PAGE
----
This could easily turn into continuity stew, but over the course of his twenty issues, Wells made all of this very accessible and easy to understand. I haven’t read everything he’s referencing, but he gave me enough information to follow along and, if need be, hit up Wikipedia later on to get the full history. For long-time fans, or ones who only partly know their X-Men history, the backstory adds to the weight of the story. For new readers, it simply provides an opportunity to learn more, rather than serving as a stumbling block.

Wells’s run can be separated into three distinct arcs. The introduction, composed of the “Return of Legion” story arc and drawn by Diogenes Neves, sets the stage for the team. We’re reintroduced to characters have been around for decades now and quickly caught up on all of their personalities and quirks. He introduces Legion, and even adds a couple of nice twists on Legion’s powers. In addition, the team is together because they’re old friends, rather than any sense of “how things should be,” like seems to happen so often with Teen Titans. When one of New Mutants was in need, the others leapt to help each other out. Every time Wells references the past, he makes sure to do it in such a way that it’s very easy to understand. What’s more, he adds to the past, providing new things for longtime fans to enjoy.

This part of his run is simply good comics with no gimmicks. Wells and artist Diogenes Neves tell a very straightforward and exciting story in “Return of Legion,” even while setting things up that will pay off several issues down the line. It also establishes that Wells has a firm grasp on all of the characters he’s writing, and that he knows how to craft a story without depending on your knowledge of X-Men history.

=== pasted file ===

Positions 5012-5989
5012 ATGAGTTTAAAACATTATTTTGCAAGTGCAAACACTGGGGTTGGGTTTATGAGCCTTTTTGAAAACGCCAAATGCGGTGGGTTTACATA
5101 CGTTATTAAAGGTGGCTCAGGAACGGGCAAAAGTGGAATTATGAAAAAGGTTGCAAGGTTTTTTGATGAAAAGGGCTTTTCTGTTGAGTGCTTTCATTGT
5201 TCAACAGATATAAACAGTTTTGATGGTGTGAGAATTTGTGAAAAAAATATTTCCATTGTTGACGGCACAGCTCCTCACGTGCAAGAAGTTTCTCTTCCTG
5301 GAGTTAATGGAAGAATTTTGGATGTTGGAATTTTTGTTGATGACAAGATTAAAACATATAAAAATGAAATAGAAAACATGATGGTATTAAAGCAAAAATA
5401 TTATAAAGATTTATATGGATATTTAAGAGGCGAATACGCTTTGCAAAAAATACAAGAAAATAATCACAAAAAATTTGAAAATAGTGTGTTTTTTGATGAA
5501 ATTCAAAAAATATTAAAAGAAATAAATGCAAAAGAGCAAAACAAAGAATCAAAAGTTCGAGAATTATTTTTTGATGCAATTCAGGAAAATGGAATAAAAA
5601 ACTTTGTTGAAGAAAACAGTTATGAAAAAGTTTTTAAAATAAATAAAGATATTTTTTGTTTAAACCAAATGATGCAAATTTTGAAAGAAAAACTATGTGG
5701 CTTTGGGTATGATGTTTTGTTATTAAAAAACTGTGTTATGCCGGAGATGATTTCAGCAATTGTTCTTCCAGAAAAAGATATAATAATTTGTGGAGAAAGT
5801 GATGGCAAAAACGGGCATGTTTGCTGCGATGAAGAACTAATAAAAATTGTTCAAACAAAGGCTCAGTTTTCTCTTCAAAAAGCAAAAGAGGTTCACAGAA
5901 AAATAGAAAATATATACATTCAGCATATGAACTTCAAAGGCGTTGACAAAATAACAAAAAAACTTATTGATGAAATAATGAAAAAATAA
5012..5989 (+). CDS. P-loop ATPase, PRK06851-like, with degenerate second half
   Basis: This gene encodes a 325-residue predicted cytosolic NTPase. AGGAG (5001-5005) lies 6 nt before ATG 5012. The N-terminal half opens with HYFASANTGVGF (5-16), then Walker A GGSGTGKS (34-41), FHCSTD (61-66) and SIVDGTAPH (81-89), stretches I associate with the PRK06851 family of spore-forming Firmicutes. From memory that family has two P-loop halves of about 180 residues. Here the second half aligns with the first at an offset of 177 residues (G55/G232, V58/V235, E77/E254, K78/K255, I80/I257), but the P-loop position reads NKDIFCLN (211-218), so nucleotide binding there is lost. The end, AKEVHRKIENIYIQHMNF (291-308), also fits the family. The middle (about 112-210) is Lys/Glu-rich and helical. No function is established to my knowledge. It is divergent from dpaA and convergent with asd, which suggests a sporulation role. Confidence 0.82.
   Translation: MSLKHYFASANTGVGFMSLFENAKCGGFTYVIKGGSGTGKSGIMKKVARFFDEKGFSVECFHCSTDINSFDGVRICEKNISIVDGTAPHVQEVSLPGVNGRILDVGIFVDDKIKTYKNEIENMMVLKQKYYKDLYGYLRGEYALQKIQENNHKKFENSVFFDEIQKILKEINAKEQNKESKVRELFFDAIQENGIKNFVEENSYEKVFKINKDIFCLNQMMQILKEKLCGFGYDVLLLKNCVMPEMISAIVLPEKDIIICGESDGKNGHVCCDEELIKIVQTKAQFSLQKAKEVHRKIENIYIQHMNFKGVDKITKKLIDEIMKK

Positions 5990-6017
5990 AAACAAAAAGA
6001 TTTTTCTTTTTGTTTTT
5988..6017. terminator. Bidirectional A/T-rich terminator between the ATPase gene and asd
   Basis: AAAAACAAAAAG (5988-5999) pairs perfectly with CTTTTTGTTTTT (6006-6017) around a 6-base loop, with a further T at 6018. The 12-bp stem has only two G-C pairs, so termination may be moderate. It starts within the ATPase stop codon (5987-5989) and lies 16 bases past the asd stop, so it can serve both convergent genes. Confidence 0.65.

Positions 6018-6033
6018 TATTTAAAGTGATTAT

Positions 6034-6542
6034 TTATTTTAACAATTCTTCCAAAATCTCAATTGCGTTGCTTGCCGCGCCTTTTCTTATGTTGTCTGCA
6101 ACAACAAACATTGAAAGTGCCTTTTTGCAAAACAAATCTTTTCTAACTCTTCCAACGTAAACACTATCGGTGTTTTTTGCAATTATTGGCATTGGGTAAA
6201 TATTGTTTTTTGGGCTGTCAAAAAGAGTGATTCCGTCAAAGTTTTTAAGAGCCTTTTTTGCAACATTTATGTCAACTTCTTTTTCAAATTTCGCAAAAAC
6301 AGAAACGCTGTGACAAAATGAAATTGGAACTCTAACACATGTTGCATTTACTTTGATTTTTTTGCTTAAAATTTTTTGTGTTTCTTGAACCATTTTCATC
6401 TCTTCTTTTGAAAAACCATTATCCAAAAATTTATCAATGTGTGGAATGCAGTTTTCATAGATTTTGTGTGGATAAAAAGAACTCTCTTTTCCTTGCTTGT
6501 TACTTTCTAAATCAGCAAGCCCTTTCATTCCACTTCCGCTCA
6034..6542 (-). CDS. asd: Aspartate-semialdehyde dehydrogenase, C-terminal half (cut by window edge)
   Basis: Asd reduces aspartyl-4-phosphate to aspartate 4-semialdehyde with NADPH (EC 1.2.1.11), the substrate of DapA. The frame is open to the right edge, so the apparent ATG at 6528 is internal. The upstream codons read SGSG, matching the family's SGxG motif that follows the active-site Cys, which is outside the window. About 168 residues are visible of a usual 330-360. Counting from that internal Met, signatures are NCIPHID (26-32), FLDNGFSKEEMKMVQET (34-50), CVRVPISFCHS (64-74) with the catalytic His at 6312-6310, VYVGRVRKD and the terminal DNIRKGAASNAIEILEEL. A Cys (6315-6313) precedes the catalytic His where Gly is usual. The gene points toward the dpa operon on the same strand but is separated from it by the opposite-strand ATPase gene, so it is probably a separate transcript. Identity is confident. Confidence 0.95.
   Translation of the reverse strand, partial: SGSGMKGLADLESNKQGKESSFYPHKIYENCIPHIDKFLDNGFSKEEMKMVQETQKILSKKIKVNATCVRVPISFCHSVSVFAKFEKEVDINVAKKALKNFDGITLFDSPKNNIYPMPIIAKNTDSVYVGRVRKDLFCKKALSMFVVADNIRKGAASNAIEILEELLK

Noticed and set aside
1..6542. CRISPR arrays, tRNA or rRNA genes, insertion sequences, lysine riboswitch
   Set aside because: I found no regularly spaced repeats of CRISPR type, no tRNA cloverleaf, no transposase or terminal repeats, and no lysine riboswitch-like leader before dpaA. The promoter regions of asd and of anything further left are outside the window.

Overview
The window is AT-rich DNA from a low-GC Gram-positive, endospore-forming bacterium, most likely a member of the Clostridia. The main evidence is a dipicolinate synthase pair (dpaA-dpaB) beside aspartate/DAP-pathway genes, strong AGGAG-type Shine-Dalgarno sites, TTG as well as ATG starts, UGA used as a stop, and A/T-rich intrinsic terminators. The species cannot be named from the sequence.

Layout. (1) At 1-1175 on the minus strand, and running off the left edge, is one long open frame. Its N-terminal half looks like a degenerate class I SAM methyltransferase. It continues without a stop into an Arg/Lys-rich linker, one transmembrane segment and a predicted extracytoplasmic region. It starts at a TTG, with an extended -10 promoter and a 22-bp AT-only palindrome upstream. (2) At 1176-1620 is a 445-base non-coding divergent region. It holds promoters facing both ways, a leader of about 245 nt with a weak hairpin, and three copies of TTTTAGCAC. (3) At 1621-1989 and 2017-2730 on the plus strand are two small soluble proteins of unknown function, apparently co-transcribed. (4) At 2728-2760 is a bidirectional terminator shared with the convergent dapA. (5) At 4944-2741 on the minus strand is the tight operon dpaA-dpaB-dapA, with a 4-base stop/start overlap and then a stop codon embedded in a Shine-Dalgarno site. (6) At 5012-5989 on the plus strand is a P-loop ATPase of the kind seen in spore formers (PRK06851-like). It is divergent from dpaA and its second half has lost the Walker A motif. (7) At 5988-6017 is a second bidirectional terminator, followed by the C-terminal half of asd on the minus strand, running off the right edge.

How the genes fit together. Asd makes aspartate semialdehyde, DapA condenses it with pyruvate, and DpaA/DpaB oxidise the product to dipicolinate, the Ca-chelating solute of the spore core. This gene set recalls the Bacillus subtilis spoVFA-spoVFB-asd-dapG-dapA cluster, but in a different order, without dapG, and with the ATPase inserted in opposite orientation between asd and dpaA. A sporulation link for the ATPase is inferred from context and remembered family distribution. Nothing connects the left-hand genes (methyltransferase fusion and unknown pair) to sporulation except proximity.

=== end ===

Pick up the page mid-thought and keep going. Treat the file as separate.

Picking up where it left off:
The middle segment of his run, issues 6-14, is Crossover Hell, which is as much an X-Men tradition as teasing the return of Jean Grey. New Mutants ties in with Necrosha (a crossover that featured undeadish mutants attacking all of the major X-Men teams) for a few issues. As a result of this story, Doug Ramsey comes back to life and Warlock, the alien robot who befriended the New Mutants in the past, returns to the team. While these are more than welcome additions to the cast, particularly considering Wells’s fantastic reinterpretation of Doug Ramsey’s powers, they’re clearly part of another story arc. Wells manages to make it feel like an appropriate part of his series by taking the time to focus on how the return of Doug makes the rest of the team feel, but this also serves as a speedbump for his run. Necrosha zombies come out of nowhere and go away just like that. You get a glimpse of the crossover from these three issues, but overall, the issues feel unsatisfying, despite Wells’s deft scripting.

Shortly after that comes X-Men: Second Coming chapters 3, 7, and 11. Inter-title crossovers are the most pernicious tradition of cape comics, and if you aren’t reading the entire line of X-books, these issues are nearly pointless. There are some fantastic character bits and some quality art (particularly from Nathan Fox), but you’re looking at, at best, about four pages of New Mutants-centric content per issue. The rest of it is your typically large-scale, unsatisfying, complex, and un-fun x-over.

The final segment, and the one where Wells sticks the landing, is made up of issues 15-21, the “Fall of the New Mutants” and “Rise of the New Mutants” story arcs, which are both drawn by Leonard Kirk. This is where Wells takes full control of the series once again and shows exactly why he was the right choice to write this book. There’s an issue dedicated to the New Mutants just hanging out and speaking to each other about their lives, and the dialogue is as funny and warm as it should be. Later, after he sees the true goal of the bad guys, Cannonball loses his temper and goes berserk. Doug Ramsey, after being enslaved, finds a clever, and horribly creepy, way out of enemy control. There’s even a scene that brings to mind the recent major death in Fantastic Four, but the scene in New Mutants earns its moment much better than the scene in FF.